November 13, 2017 - 6:29 pm
Updated November 13, 2017 - 6:30 pm
A painful chapter has been closed with the discharge of the last patient hospitalized locally as a result of the Oct. 1 Strip shooting.
The patient, who was not identified, was discharged Saturday, almost six weeks after the attack, from St. Rose Dominican Hospital. Spokeswoman Jennifer Cooper said no details about the patient would be released due to privacy concerns.
Another patient, a woman who was still listed in critical condition last week, was discharged from Sunrise Hospital and Medical Center on Friday.
The discharge does not mean that all of the 546 wounded in the shooting are out of the hospital. An unknown number of patients have been transferred to other cities for medical care and their circumstances are not known.
Even so, the death toll from the shooting has remained unchanged at 58 since Oct. 2, surprising even those who operated on the critically wounded.
“We see a lot of different types of injuries, and often time, people really surprise us,” University Medical Center trauma surgeon Paul Chestovich said Monday. “We’ve seen people who have been able to overcome tremendous obstacles. It really is a testament to the patients and how strong they are and the support they have.”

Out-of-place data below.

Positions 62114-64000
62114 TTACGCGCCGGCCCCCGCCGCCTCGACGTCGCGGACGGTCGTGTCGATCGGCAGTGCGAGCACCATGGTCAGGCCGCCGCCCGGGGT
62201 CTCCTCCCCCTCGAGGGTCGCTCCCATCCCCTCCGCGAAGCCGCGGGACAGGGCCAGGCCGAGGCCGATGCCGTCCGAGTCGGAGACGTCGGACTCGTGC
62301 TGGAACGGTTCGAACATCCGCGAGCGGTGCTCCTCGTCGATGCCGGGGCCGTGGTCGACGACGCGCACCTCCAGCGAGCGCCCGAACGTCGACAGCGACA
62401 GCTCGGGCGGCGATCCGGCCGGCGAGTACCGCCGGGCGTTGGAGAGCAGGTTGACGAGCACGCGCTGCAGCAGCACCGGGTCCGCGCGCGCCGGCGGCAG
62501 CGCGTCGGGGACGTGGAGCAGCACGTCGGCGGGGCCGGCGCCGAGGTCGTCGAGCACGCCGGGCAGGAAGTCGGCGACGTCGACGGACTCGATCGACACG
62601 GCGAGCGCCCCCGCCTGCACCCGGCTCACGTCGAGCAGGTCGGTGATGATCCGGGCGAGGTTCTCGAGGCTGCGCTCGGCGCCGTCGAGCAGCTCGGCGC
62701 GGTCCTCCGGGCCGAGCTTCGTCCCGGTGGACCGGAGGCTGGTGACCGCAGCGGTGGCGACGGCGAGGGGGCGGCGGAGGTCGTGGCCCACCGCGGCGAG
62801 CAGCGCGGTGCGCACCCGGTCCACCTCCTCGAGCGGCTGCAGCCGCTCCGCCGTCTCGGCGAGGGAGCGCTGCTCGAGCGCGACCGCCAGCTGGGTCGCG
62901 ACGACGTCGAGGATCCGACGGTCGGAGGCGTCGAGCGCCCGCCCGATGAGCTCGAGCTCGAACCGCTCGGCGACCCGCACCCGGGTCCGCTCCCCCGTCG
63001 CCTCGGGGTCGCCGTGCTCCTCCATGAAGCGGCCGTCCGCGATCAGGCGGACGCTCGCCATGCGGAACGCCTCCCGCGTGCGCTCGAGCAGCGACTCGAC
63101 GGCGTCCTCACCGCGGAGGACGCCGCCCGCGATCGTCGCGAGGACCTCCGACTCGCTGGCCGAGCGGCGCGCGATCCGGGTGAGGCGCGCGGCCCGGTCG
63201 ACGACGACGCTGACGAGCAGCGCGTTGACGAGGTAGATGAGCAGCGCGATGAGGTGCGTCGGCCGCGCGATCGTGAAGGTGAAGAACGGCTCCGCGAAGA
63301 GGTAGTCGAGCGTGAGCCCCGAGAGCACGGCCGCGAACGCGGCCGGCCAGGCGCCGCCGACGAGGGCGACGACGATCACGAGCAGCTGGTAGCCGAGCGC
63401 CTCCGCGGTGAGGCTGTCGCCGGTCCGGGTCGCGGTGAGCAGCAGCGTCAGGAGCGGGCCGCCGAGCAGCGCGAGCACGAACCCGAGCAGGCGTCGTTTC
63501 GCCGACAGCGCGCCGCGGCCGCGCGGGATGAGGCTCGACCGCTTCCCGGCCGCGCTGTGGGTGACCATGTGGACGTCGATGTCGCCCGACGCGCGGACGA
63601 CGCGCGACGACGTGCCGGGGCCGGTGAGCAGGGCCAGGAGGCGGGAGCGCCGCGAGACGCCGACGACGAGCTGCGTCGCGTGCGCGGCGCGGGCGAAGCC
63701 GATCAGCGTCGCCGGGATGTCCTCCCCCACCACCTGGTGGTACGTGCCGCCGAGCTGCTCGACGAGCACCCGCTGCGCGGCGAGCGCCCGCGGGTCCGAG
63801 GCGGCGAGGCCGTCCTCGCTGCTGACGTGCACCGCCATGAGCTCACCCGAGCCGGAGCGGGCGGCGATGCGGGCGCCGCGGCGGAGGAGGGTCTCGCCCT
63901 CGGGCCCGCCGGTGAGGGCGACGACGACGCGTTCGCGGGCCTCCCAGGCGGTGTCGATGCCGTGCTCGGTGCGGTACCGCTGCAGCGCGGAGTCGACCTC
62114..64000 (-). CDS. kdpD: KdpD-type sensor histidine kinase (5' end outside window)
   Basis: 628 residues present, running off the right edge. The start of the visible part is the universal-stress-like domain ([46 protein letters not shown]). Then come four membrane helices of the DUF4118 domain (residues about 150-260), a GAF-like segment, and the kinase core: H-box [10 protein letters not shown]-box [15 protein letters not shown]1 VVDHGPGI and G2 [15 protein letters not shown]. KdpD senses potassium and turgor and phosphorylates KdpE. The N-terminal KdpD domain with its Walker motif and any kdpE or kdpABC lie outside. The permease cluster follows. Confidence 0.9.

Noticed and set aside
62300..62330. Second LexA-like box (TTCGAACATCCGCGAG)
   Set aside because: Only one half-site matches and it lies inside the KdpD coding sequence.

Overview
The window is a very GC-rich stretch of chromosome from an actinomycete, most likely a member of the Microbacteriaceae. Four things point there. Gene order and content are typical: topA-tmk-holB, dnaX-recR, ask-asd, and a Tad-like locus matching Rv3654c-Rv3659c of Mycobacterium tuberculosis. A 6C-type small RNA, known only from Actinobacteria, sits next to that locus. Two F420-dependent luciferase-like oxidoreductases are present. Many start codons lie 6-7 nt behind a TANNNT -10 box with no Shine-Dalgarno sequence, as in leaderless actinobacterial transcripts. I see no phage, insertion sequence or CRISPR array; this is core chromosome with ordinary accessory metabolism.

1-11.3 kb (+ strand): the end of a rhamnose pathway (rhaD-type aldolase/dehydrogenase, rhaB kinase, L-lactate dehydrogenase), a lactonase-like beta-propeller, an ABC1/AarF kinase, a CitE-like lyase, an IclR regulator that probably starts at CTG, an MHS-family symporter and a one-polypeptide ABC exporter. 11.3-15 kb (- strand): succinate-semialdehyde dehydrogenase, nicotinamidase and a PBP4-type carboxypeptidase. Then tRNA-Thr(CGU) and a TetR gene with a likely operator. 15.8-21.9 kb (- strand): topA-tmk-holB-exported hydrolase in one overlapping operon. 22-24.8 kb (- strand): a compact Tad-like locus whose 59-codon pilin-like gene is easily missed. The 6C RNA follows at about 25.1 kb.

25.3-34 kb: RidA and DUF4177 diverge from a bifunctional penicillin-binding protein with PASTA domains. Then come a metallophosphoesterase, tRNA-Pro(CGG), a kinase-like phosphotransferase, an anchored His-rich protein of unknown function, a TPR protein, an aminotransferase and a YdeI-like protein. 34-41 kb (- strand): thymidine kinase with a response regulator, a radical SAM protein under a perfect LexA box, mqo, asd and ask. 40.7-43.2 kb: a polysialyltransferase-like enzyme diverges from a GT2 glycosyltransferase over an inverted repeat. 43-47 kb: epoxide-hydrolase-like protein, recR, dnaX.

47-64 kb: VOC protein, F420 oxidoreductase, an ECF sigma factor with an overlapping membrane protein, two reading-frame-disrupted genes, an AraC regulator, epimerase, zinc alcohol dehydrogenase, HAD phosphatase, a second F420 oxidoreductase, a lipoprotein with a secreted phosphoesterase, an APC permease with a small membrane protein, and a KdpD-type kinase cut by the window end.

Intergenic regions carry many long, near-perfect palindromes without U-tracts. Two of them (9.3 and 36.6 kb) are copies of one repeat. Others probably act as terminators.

At an Oct. 13 news conference, Clark County Sheriff Joe Lombardo said he hoped “by the grace of God” the death toll wouldn’t spike. At the time 45 were still hospitalized.
“The medical profession will provide all of the medical care necessary, sometimes it’s … people meet their demise outside of our control,” he said at the time.
The survival rate of the wounded is in part due to the fact that UMC, one of 13 local hospitals that received wounded after the shooting, was well prepared to handle tragedy, Chestovich said.
“Really, what we did that night is what we do every night,” he said. “We just did it on a larger scale.”
Typically, 10 percent of people wounded in a mass casualty incident are in critical need of care, Chestovich said, adding that the Oct. 1 shooting was probably no different.
“Those are the people that the trauma system is in the best position to help,” he said. The hospital rapidly expanded non-emergency areas of the hospital, like the ambulatory care center, into makeshift ERs, which Chestovich said helped the team quickly treat patients.
Many of the patients who flooded Las Vegas hospitals on Oct. 1 had gunshot wounds to the head. At Sunrise Hospital and Medical Center, Dr. Allan MacIntyre said he’d never seen so many head wounds.
Those are the type of wounds most likely to be fatal, followed by injuries to the heart or major blood vessels, Chestovich said.
Recovery time varies considerably from patient-to-patient, depending on the severity of their injury. Regardless, many will face a long road ahead dealing with physical recovery and emotional trauma, Chestovich said.